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Scott W Hegerty
''Employment Cycle Co-Movements and Economic Integration Between Milwaukee and Chicago''
( 2015, Vol. 35 No.4 )
Chicago's expanding global role depends on the city serving as the center of a large, integrated economic region—which includes its northern neighbor of Milwaukee. This study uses monthly data to create series of employment cycles, before applying time-series tools to address comovements and economic integration. We find that the two MSAs are in the same phase of the employment cycle for about two-thirds of quarters. Cross-correlation functions show that Milwaukee and Chicago are more synchronized with each other than they are with smaller MSAs in their states, but less synchronized than New York and Philadelphia. Rolling correlations between Milwaukee and Chicago are higher during recessions and are lower during booms; perhaps the cities have different drivers of growth. Forecast Error Variance Decompositions confirm that Milwaukee has less of an impact on Chicago's economy than vice-versa, but that New York has twice the effect on Philadelphia than Chicago has on Milwaukee. We therefore conclude that Milwaukee and Chicago are fairly integrated, but that this degree is still comparatively low.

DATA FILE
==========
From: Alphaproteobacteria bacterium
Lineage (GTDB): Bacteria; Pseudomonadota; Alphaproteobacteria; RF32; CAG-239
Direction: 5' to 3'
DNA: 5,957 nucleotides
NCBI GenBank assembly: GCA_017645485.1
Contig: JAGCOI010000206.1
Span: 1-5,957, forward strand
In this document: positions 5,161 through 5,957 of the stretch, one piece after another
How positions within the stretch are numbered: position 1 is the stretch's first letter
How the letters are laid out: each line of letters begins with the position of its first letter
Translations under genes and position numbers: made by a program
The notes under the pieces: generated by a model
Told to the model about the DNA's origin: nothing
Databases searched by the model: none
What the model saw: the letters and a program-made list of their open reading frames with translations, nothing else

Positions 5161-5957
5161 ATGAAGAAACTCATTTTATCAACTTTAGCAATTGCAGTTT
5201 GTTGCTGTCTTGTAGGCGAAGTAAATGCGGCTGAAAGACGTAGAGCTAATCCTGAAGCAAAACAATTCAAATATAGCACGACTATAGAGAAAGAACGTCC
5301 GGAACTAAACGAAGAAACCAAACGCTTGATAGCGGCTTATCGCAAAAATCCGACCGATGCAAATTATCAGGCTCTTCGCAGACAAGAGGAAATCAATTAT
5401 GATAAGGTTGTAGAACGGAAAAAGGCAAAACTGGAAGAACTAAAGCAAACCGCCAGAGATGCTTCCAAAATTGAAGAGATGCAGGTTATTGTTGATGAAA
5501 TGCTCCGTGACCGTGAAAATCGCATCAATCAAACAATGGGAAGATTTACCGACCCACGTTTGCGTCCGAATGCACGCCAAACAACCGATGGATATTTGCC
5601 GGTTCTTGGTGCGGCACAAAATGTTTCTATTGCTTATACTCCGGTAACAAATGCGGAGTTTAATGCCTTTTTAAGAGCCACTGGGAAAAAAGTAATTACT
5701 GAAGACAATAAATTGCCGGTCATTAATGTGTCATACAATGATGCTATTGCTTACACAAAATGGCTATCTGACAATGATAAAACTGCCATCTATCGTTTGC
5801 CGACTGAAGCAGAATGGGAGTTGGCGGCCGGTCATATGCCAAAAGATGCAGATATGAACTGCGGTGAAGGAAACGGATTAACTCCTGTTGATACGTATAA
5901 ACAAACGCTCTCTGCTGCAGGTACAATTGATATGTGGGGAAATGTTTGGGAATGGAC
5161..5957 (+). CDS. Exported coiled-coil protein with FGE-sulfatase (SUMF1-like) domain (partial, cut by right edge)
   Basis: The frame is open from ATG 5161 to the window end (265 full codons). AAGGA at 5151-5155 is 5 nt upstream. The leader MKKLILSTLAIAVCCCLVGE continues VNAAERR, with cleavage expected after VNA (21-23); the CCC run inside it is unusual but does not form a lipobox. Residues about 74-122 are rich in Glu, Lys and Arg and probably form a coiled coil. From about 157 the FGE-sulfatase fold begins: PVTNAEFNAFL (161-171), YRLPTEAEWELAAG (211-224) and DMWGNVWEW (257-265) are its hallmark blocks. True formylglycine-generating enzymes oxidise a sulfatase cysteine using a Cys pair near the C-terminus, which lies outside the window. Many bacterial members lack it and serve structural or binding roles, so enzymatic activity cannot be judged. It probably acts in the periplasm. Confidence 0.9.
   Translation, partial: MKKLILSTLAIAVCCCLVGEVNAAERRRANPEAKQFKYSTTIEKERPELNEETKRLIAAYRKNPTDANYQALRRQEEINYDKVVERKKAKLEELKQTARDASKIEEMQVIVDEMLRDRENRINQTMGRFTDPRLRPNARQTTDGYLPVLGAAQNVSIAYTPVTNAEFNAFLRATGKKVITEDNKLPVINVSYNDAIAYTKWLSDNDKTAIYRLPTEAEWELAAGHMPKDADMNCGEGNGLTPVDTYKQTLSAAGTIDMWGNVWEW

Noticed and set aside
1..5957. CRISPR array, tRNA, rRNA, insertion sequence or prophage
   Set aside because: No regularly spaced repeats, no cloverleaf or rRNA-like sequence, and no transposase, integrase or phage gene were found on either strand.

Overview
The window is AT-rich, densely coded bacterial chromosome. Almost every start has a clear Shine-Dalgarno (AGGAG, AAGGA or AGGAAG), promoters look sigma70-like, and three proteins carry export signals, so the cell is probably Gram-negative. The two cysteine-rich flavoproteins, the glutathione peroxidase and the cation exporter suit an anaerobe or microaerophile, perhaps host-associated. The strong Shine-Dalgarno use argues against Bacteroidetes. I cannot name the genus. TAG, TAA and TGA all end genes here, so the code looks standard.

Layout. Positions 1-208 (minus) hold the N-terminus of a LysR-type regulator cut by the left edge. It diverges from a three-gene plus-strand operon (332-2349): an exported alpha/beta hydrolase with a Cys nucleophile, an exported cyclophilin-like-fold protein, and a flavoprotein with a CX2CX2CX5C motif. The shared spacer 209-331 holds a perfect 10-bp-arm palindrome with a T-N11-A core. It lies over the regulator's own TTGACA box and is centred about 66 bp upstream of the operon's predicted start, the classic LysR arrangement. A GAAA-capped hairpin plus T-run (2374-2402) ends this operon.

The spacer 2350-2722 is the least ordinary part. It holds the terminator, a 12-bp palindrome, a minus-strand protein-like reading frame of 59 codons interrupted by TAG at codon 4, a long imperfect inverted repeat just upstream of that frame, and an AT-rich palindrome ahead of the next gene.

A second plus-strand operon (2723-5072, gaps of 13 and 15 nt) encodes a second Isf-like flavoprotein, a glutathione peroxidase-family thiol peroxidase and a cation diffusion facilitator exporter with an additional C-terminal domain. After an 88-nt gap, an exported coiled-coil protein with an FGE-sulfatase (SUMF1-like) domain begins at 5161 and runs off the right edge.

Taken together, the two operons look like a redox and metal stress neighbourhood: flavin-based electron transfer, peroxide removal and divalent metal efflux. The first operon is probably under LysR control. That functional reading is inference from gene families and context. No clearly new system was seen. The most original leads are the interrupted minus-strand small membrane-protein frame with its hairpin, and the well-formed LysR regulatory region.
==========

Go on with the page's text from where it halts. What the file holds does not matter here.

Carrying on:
Keywords: Employment Cycles, Economic Integration, Metropolitan Areas, Milwaukee, Chicago
JEL: R1 - General Regional Economics (includes Regional Data)
E3 - Prices, Business Fluctuations, and Cycles: General (includes Measurement and Data)
Manuscript Received : Oct 30 2015 Manuscript Accepted : Dec 18 2015

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